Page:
In the year 2000, the Polish musicologist Andrzej Chłopecki suggested an excellent topic for the new music festival in Cracow, that year's European Capital of Culture – 'Aksamitna kurtyna' (Velvet Curtain). The aim of the festival was to draw the attention of European audience to the unique, still largely 'anonymous' Central and Eastern European new music, which had been developing behind the Iron Curtain separated from Western influences, and had acquired a singular sound typical solely of this region. In the wake of the 20th century, the phenomenon of this region’s music and culture in general was as if reconsidered (Martin Smolka, Onutė Narbutaitė, and Yuri Laniuk were commissioned to compose new works on themes related to their countries’ literature and culture), trying to answer the questions: can one talk about specific themes, sound, and rhetoric of the region’s music? Is it still separated from Western culture by a ‘velvet curtain’?
In October 2006, the idea of the ‘Velvet Curtain’ festival travels to West Ukraine, Lviv, and not surprisingly. Back in May 2004, the border of the European Union, having shifted much farther to the East, separated Ukraine from the rest of Europe with a velvet curtain. During the 15 years of independence, this huge region managed to build its statehood and develop a civil mentality (revealed by the ‘orange revolution’), ukrainise the mass media and culture (formerly Russian was the official language, just as in Belarus) – in a word, to make a huge step towards Western values, and Poland was a serious supporter of this movement. Besides, special relations tie the lands of Western Ukraine and South Poland, the so-called Galicia, which was a part of the Austrian Empire till 1918. Therefore, it is not surprising that the old cultural centre of Western Ukraine – Lviv – changed the name of its long-held new music festival from ‘Contrasts’ to ‘Velvet Curtain 2’, borrowing the name, idea, and programme concept from the former Galician capital Cracow.
The programme of the festival ‘Velvet Curtain 2’ in Lviv (October 8-15) is a representation of the musical landscape of a part of the Eastern Europe that stretches from Estonia to Georgia and Armenia through Latvia, Lithuania, Belarus, Poland, the Czech Republic, Ukraine, Hungary, Russia, Bulgaria, Slovenia, and perhaps a quest for some specific Eastern European spirituality and sound. Works by internationally famous composers traditionally associated with Eastern European culture (Giya Kancheli, Witold Lutosławski, Sofia Gubaidulina, Pēteris Vasks, Henryk Mikołaj Górecki) and outstanding local composers, as well as works by young composers, will be performed during the 13 concerts of the festival.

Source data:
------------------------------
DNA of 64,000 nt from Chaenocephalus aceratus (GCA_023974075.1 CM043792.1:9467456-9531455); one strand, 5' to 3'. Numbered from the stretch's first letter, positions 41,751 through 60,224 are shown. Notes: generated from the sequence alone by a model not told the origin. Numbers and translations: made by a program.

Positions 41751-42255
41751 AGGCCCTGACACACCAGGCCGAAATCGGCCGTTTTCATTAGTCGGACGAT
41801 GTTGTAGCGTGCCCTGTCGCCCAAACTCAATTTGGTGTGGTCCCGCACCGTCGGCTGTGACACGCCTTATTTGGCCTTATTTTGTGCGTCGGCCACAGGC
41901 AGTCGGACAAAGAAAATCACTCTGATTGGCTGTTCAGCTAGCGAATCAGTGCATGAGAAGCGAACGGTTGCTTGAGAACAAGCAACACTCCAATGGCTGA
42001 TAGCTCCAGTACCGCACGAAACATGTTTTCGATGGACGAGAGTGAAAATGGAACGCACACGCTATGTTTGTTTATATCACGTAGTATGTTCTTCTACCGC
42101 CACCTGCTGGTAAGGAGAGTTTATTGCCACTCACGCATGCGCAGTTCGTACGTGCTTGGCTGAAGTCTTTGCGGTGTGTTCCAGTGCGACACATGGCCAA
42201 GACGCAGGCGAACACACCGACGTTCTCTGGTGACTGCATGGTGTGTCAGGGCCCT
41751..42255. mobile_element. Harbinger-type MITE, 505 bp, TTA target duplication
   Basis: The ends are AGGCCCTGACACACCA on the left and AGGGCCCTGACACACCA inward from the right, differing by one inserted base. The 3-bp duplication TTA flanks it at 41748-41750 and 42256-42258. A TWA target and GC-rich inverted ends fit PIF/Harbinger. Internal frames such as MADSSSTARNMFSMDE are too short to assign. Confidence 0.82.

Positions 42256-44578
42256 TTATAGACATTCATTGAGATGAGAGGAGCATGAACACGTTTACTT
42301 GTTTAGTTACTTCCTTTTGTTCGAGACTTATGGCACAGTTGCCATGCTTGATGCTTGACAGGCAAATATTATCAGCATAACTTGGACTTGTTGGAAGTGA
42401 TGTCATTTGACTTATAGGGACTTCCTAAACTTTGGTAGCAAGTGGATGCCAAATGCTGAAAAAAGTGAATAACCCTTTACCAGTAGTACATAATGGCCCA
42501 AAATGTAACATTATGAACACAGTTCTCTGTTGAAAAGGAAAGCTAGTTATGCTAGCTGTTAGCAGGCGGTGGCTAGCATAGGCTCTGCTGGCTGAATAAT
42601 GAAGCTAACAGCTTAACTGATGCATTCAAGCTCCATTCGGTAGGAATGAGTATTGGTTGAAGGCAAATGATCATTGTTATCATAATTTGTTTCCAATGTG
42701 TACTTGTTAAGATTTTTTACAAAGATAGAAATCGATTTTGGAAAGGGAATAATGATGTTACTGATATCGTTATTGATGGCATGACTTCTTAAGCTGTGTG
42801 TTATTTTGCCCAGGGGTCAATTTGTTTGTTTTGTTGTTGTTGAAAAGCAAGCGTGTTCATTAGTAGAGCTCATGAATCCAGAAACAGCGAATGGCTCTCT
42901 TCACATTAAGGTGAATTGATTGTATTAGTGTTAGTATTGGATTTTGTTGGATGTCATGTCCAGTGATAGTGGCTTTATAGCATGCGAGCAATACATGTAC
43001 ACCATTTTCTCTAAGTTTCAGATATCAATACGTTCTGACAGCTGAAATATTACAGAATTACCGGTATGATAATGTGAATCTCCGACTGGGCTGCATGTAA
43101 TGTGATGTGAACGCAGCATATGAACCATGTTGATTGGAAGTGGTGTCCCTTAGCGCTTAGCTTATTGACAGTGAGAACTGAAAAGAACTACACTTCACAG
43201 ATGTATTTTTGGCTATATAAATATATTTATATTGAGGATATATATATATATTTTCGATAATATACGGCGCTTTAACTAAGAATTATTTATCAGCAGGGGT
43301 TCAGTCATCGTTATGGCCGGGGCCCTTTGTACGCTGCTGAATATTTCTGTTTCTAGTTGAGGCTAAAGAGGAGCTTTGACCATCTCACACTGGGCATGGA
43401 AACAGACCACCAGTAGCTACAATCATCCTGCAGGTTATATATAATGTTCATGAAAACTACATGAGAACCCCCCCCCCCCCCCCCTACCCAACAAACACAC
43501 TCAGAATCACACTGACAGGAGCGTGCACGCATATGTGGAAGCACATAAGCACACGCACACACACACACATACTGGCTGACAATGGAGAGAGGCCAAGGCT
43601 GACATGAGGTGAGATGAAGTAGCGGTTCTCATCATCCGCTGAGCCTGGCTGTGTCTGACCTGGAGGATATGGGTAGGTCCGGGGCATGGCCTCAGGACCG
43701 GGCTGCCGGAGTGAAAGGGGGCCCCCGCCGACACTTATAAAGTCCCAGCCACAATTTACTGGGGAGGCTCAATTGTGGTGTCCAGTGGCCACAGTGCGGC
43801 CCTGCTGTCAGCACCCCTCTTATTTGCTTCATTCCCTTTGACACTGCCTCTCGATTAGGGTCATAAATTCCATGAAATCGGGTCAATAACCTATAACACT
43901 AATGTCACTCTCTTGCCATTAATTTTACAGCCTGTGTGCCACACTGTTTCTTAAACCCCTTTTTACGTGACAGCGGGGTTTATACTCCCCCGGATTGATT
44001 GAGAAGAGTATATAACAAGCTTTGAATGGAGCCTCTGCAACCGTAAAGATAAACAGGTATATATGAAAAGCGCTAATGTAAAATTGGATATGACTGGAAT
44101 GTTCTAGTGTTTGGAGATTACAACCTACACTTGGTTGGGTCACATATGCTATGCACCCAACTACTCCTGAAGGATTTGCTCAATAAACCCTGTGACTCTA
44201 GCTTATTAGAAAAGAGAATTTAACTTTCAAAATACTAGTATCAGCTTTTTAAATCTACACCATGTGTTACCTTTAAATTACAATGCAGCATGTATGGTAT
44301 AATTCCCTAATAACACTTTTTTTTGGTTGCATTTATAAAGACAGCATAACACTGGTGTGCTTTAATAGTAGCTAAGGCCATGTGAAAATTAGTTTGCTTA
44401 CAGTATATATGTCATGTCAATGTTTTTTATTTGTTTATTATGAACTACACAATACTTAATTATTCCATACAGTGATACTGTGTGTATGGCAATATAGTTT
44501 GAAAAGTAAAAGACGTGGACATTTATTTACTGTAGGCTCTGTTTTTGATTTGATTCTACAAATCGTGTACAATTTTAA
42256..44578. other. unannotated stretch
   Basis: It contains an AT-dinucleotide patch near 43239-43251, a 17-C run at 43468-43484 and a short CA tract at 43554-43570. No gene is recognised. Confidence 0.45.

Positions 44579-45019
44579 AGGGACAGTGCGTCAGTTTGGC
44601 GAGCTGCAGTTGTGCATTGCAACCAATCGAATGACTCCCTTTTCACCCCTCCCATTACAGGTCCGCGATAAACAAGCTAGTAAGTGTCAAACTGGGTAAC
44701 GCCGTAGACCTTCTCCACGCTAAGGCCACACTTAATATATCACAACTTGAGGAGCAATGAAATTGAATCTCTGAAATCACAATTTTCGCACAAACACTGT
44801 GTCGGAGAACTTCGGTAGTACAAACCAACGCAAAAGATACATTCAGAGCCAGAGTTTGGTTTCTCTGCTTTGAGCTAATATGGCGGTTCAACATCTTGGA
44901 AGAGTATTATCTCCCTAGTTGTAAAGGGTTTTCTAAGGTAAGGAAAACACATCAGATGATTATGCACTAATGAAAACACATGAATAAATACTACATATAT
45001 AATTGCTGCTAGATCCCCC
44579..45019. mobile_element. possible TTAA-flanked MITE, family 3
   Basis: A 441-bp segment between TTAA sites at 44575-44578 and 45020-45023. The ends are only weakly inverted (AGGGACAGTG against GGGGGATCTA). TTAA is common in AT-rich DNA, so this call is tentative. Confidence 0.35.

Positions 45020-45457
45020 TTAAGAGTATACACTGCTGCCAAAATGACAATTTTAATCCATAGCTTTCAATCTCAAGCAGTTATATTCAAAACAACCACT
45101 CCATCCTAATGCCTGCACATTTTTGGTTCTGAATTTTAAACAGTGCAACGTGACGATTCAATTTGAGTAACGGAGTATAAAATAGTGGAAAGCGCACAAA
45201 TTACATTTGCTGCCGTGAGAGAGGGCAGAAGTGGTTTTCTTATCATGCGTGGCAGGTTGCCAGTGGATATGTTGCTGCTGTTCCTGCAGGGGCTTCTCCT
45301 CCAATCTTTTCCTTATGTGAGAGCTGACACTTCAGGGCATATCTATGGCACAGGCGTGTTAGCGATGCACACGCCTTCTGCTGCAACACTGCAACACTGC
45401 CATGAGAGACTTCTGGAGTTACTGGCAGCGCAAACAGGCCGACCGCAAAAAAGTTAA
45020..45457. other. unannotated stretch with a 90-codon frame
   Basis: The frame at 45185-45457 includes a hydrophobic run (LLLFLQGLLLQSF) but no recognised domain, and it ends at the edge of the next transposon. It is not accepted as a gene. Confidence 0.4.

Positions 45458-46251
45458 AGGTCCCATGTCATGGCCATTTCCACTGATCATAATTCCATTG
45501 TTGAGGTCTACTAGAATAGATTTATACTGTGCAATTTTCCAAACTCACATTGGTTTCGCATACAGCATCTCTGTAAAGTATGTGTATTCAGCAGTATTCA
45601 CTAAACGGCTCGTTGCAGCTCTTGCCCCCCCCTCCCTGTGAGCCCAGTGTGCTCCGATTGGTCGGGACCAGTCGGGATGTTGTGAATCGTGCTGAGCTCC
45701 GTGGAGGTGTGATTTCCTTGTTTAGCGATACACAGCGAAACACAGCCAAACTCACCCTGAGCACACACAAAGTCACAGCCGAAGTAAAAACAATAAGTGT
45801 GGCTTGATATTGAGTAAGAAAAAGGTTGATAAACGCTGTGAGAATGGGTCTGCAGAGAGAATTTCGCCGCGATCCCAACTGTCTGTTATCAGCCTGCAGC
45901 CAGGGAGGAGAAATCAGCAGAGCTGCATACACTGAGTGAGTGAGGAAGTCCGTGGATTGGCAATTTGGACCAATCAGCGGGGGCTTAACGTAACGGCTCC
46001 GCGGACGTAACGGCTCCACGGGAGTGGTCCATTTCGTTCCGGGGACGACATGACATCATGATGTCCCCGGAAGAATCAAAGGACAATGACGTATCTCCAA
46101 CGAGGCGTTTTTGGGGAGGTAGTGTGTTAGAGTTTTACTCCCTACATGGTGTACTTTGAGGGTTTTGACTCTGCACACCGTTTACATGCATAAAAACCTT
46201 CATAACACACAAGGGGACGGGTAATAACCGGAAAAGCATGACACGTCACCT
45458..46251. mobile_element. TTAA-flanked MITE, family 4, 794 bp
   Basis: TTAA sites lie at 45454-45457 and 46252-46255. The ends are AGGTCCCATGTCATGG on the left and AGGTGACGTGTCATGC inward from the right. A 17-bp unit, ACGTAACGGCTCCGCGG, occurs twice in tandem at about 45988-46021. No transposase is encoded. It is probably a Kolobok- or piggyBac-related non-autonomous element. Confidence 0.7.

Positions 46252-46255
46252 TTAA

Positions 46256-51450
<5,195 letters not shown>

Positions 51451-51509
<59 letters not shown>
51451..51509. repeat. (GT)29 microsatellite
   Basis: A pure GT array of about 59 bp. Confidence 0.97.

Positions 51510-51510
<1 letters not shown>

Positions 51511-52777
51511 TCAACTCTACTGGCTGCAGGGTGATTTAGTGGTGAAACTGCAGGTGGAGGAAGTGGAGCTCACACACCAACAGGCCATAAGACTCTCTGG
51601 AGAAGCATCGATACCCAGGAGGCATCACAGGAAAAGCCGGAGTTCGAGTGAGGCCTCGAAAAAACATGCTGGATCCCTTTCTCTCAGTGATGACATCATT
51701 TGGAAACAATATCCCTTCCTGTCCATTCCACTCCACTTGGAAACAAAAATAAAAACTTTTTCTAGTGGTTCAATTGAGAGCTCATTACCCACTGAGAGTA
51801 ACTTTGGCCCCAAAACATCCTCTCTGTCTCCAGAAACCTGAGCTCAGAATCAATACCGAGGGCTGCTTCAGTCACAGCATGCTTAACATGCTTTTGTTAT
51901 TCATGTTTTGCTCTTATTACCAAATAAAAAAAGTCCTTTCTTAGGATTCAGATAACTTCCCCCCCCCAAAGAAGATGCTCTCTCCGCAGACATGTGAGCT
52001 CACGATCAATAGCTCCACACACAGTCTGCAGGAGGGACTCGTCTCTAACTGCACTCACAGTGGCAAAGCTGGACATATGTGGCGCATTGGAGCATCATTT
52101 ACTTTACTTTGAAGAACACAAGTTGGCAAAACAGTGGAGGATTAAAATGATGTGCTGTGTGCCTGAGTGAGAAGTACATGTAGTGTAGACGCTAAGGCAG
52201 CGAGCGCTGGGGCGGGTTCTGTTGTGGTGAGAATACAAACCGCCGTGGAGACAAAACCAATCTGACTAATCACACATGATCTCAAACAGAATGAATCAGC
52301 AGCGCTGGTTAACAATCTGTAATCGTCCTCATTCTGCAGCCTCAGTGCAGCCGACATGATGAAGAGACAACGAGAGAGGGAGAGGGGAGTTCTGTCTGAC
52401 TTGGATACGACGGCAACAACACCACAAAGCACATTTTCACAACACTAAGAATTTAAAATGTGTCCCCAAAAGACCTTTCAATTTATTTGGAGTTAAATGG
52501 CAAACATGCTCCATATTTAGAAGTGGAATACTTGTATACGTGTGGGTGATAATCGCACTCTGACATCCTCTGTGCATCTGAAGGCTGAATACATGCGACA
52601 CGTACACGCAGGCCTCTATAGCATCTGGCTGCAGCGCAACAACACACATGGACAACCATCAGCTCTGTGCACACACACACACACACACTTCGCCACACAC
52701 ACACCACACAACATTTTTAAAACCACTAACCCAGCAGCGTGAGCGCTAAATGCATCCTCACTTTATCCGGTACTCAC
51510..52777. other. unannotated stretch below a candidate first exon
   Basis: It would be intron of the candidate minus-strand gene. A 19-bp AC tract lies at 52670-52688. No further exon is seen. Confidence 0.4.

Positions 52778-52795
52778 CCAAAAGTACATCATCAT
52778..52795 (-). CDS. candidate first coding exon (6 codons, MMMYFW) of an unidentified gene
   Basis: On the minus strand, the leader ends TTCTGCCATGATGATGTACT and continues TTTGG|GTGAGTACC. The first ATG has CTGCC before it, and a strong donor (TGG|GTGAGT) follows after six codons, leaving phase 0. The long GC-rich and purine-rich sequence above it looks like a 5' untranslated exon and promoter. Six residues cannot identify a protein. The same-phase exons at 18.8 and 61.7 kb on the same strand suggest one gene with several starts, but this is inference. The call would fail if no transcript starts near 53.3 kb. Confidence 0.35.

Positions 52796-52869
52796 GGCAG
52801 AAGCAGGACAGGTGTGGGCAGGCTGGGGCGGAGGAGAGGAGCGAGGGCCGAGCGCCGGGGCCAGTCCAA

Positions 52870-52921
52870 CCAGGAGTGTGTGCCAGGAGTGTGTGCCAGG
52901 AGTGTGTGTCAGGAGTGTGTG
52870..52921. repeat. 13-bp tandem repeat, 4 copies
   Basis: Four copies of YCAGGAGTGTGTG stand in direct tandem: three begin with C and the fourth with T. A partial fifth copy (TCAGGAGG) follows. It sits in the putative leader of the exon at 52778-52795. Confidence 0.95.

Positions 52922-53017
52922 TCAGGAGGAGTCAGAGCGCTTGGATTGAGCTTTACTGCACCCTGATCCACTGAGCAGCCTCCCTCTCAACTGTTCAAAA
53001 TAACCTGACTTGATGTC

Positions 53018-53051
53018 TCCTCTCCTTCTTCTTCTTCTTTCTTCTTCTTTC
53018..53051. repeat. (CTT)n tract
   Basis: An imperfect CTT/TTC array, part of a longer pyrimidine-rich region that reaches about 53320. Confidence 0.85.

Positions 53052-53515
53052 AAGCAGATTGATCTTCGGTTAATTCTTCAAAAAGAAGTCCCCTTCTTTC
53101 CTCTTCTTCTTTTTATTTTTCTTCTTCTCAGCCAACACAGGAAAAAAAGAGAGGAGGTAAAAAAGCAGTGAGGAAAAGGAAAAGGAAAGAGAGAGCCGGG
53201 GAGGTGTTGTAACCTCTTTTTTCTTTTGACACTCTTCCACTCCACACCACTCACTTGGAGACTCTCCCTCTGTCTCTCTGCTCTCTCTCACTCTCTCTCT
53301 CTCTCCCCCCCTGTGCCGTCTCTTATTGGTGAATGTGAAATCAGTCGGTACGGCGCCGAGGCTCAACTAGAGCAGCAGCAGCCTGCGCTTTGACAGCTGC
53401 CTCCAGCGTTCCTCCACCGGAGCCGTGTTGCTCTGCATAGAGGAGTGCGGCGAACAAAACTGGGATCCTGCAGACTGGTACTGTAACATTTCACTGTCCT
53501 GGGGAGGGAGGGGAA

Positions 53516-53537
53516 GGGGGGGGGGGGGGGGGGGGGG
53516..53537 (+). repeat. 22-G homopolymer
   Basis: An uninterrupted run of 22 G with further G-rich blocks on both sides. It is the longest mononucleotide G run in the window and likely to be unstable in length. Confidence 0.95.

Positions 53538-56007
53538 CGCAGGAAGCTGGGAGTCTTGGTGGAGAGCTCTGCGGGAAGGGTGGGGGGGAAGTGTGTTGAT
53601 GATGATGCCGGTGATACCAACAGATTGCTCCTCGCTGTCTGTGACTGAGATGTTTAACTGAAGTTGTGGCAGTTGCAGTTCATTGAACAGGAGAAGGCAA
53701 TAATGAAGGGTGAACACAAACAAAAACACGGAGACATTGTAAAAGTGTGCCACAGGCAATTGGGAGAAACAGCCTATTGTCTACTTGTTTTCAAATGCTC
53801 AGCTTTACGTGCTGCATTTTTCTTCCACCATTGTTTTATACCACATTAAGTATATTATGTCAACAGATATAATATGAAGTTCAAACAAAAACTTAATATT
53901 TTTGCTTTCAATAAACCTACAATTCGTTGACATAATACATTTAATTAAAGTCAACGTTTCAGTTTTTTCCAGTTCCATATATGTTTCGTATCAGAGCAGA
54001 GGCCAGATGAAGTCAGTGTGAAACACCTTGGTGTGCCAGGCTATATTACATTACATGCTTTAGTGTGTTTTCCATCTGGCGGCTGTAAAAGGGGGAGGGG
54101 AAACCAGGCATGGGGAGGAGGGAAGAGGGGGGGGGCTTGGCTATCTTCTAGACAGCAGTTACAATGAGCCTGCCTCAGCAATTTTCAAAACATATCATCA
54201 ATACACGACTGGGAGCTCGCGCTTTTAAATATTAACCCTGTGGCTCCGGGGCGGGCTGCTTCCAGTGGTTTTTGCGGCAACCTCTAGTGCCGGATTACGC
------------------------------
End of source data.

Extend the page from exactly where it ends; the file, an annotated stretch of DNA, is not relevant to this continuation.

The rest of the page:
The opening concert of ‘Velvet Curtain 2’, held on October 8 at the Lviv Opera Theatre, begins with the Melody in the Garden of Olives by Onutė Narbutaitė (performed by the National Polish Radio Symphony Orchestra under Gabriel Chmura). This composition, hailed as a ‘charismatically melancholic hymn’ by renowned American musicologist Richard Taruskin in The New York Times review, appears to embody the nostalgic, somewhat mysterious, not yet fully discovered spirit of Eastern Europe. Along with Narbutaitė’s opus, the Concerto for cello and orchestra Simi by Giya Kancheli, the Concerto for cello and orchestra by the Ukrainian composer Miroslav Skorik, and the Third Symphony by Witold Lutosławski will be performed in the opening concert (soloist – Andrzej Bauer).
Along with Ukrainian and Polish compositions, Lithuanian music will be the most widely represented in the festival; that is probably determined by historical and cultural links, as well as active current contacts between Lithuanian and Polish composers and musicologists. In the concert dedicated to electroacoustic music on October 9, Terra tecta for cello and tape (2004) by one of the leading Lithuanian electronic music composers Vytautas V. Jurgutis will be performed. On October 10, the Silesian Quartet will play one of the most remarkable Lithuanian quartets – String Quartet No. 2 Anno cum tettigonia by Bronius Kutavičius, commissioned by Krzysztof Penderecki in the gloomy year of 1980 and premiered then in his festival in Lusławice.
Several concerts of the festival were proposed by the Western Lithuanian city Klaipėda, which maintains a friendly relationship with Lviv. On October 13, Requiem by Klaipėda-based composer Remigijus Šileika will be performed, while on October 14 a concert of Lithuanian music will be held at the Lviv Concert Hall, where Lithuanian soloists and the orchestra of Lviv Philharmony, conducted by Robertas Servenikas, will perform the Concerto for oboe, harpsichord and strings by Osvaldas Balakauskas, as well as I Like H. Berlioz for flute and strings by Vidmantas Bartulis, Opus lugubre for strings by Onutė Narbutaitė, and compositions by Western Lithuanian composers – the Concerto for piano and strings by Remigijus Šileika, Here Sings the Wind for oboe and strings by Loreta Narvilaitė, and Midnight for soprano and strings by Audronė Žigaitytė.
A meeting with the founder and head of the famous ECM label Manfred Eicher, who has made by far the greatest contribution to discovering Eastern and Central European composers and presenting them to the world, will be held during the festival.
Thus, the lifted velvet curtain may reveal a very diverse musical landscape, either predictably recognisable or, perhaps, an absolutely unexpected one.
© Beata Leščinska
Lithuanian Music Link No. 13